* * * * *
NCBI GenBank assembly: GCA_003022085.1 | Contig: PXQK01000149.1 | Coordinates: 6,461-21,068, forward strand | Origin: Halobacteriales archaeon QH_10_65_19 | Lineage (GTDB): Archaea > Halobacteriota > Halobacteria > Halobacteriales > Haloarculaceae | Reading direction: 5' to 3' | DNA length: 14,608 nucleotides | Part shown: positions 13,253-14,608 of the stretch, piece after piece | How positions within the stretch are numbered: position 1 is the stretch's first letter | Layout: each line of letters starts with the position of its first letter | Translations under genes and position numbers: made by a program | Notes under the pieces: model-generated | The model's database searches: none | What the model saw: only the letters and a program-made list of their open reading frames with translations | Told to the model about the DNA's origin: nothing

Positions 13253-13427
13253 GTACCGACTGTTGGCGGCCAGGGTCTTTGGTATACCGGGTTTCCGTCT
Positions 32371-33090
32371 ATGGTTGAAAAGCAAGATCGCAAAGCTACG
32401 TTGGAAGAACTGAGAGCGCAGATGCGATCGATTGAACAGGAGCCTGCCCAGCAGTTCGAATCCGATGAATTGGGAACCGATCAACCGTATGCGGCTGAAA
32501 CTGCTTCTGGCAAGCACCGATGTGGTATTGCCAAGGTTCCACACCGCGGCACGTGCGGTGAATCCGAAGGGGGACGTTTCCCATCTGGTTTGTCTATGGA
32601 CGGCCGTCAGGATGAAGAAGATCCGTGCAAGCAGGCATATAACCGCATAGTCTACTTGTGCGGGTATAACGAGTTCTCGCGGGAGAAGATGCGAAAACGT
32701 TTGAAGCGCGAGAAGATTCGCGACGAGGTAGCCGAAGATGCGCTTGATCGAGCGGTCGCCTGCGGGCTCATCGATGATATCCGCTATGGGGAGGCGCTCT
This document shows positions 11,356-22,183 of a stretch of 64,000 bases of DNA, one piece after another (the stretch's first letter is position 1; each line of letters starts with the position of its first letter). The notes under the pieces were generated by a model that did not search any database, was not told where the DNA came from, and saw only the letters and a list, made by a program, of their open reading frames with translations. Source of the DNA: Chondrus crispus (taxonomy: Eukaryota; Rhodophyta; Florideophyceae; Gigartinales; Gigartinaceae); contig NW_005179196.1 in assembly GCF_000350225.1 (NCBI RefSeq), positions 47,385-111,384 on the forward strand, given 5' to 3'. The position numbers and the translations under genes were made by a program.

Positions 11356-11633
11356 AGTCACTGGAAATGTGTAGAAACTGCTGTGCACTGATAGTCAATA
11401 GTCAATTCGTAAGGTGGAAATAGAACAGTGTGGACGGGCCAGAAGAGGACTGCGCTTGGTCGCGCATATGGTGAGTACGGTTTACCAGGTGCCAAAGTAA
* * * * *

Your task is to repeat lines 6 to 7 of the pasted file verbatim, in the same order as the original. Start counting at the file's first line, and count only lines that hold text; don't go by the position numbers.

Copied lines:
32401 TTGGAAGAACTGAGAGCGCAGATGCGATCGATTGAACAGGAGCCTGCCCAGCAGTTCGAATCCGATGAATTGGGAACCGATCAACCGTATGCGGCTGAAA
32501 CTGCTTCTGGCAAGCACCGATGTGGTATTGCCAAGGTTCCACACCGCGGCACGTGCGGTGAATCCGAAGGGGGACGTTTCCCATCTGGTTTGTCTATGGA